Thelen has officially announced they will dissolve.
According to the release, Thelen:
[B]reached a partner departure covenant that restricts the number of partners who may depart the firm within any twelve month period.
In other words, the bank pulled Thelen’s line of credit, much like they said was not going to happen.
Most disturbingly, Thelen apparently does not think it is obligated under federal regulations:
Although not necessarily required, Thelen is seeking to pay its employees 60 days salary under federal and state WARN Acts. The firm is also seeking to pay all accrued vacation pay. The response to date from the bank is that it will fund employee salary through Nov. 30, but will not pay accrued vacation pay. Both of these issues are still under discussion.
We’ll see how that flies in court, which is undoubtedly where this will end up.
After yesterday’s news that Thelen Chairman Stephen O’Neal was in talks to move to Howrey, the Thelen partnership met today.
That meeting is still ongoing, but early reports are that a partnership committee recommended dissolution to the full partnership.
The firm has been maintaining that they had a plan that would avoid dissolution ever since their proposed merger with Nixon Peabody fell through.
Update (5:05): As we understand it, Thelen has two different options from this point.
Option 1 is the plan they have arguably been pursuing: breaking up the firm practice group by practice group to interested parties. As we reported yesterday, this is the best option to save associate jobs. However, that plan is dependent on Thelen’s banks signing-off on the plan and maintaining their line of credit. Did Stephen O’Neal’s aggressive and ultimately public pursuit of his own lifeboat at Howrey scuttle that option? Once everybody is told that the managing partner could be leaving in ten days, why would other potential suitors compete for full Thelen practice groups? Instead, it’s easier to wait for an official dissolution and cherry-pick the rainmakers. This is what happened to Heller.
Option 2 is essentially what happened to Heller. If the full partnership accepts the recommendation and dissolves, this would likely trigger the WARN Act. As we know from the Heller situation, employees are entitled to 60 days notice. Many people predicted that Thelen would move to dissolve this week, last week one tipster told us that Thelen wanted to wrap up their operations before the end of the year. If true, that all but necessitates an official dissolution announcement this week. But, as Heller teaches us, just because you get 60-days warning doesn’t mean you get 60-days pay. We know that various Thelen associates were told that this type of dissolution was not going to happen. But … it appears to be happening.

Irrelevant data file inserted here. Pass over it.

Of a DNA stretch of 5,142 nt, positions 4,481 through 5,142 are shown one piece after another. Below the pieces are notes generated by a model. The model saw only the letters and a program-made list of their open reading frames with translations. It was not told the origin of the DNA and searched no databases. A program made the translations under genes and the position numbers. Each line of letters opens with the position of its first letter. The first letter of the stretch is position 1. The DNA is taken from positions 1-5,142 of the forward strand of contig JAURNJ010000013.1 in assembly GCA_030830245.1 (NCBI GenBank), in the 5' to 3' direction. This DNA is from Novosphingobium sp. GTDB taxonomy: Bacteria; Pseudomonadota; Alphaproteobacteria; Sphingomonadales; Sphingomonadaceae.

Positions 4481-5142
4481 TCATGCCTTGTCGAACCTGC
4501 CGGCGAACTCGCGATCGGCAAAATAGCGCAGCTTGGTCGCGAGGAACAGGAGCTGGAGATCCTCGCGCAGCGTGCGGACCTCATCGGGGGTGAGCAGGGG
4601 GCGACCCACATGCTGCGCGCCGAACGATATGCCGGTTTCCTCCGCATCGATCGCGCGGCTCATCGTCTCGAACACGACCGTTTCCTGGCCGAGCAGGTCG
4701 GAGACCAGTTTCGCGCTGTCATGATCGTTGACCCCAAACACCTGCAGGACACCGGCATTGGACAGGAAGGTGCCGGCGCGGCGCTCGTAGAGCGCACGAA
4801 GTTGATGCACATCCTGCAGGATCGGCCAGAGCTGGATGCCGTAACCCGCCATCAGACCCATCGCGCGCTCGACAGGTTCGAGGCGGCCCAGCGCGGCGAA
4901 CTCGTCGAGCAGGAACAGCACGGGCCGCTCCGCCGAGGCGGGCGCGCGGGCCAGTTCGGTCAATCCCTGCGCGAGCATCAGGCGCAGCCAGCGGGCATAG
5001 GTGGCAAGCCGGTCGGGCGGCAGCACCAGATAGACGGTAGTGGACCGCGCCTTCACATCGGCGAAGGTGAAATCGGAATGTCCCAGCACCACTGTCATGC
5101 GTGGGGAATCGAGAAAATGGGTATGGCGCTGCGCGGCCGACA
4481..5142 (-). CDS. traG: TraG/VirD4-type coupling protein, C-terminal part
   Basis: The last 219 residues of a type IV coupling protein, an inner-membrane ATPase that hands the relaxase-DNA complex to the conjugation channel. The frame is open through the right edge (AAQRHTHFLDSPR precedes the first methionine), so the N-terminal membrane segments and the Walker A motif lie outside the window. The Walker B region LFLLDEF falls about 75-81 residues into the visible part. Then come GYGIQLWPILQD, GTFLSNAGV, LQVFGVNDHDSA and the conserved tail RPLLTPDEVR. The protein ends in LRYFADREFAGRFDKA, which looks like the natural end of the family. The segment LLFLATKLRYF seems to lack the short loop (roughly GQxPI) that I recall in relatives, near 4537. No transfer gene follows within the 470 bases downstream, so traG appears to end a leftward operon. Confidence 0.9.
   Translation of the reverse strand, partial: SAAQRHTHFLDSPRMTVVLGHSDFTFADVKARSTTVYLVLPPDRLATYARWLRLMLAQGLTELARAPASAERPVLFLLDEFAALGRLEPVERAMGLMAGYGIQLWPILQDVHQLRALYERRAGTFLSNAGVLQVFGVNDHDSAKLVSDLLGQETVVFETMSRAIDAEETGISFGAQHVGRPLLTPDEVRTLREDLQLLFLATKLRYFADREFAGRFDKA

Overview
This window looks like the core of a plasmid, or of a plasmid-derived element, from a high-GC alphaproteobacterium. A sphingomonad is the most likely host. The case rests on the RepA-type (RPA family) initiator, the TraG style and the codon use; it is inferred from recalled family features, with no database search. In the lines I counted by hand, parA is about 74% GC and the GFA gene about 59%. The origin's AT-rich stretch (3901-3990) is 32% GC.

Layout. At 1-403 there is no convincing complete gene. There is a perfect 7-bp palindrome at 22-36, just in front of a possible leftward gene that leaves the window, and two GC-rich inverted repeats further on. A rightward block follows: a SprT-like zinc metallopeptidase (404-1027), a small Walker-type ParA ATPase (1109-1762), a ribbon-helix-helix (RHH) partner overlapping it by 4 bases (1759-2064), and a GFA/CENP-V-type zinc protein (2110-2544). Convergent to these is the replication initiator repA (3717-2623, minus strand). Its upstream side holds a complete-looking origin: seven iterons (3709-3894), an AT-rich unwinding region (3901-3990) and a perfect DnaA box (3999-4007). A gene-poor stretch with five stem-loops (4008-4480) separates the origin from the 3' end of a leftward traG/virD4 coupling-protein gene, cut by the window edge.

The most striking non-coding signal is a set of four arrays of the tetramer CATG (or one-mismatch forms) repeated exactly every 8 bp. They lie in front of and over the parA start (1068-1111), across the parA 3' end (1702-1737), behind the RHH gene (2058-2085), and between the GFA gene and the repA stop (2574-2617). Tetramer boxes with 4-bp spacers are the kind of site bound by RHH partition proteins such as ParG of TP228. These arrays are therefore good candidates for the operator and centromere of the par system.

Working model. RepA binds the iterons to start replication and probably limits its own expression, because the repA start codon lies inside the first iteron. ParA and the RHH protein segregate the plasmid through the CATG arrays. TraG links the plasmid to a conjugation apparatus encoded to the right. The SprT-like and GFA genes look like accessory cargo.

We’ve spent the day collecting our Thelen rumors. This morning The Recorder reported that Thelen chairman Stephen O’Neal has been in talks to move to the D.C. firm Howrey. Apparently, he’s poised to take 30 attorneys with him.
The firm is set to hold an all partner meeting on Tuesday to discuss their options:
A much anticipated all-partner meeting is being held Tuesday, according to a Thelen partner, although the agenda hasn’t been made available to rank-and-file partners. The meeting had been set for last Thursday, but was rescheduled at the last minute.
“It’s certainly clear to us as industry observers that Thelen has reached a tipping point,” said William Nason, a recruiter with San Diego-based Watanabe Nason Schwartz & Lippman. “It’s amazing to us how quickly firms dissolve when they get to that point.”
Distinguishing Thelen from other dissolution targets after the jump.
The named plaintiffs are Laura Werth, a technology assistant in San Francisco who joined the firm in September 1996; Carl Goodman, a senior manager of business development in Seattle who joined the firm in September 2005; and Anna Scarpa, a manager of professional services who joined the firm in October 2006. Werth and Goodman were laid off on Oct. 10, while Scarpa was laid off Oct. 17.
Matthew Helland, the Nichols Kaster attorney representing the employees, could ask for $5 million in damages.
Heller management must have seen this coming, but that doesn’t mean they will prevail.
It is with a great deal of regret that we write to inform you that we will not be able to pay you for work performed after today, Friday October 10 and, as a result, that your employment with the firm will be terminated today. We also expect that we will need to inform other employees over the following two weeks that we are unable to pay them any further and will need to terminate their employment. We do expect that we will be able to continue to pay some people for a longer period of time. Regular paychecks will be provided today but because of the volume of final paychecks we will need to prepare, it may take a few days to get your final paycheck to you. We know this is important to you but please be assured your colleagues in the Payroll Department will be working as hard and as quickly as they can to get you your paycheck.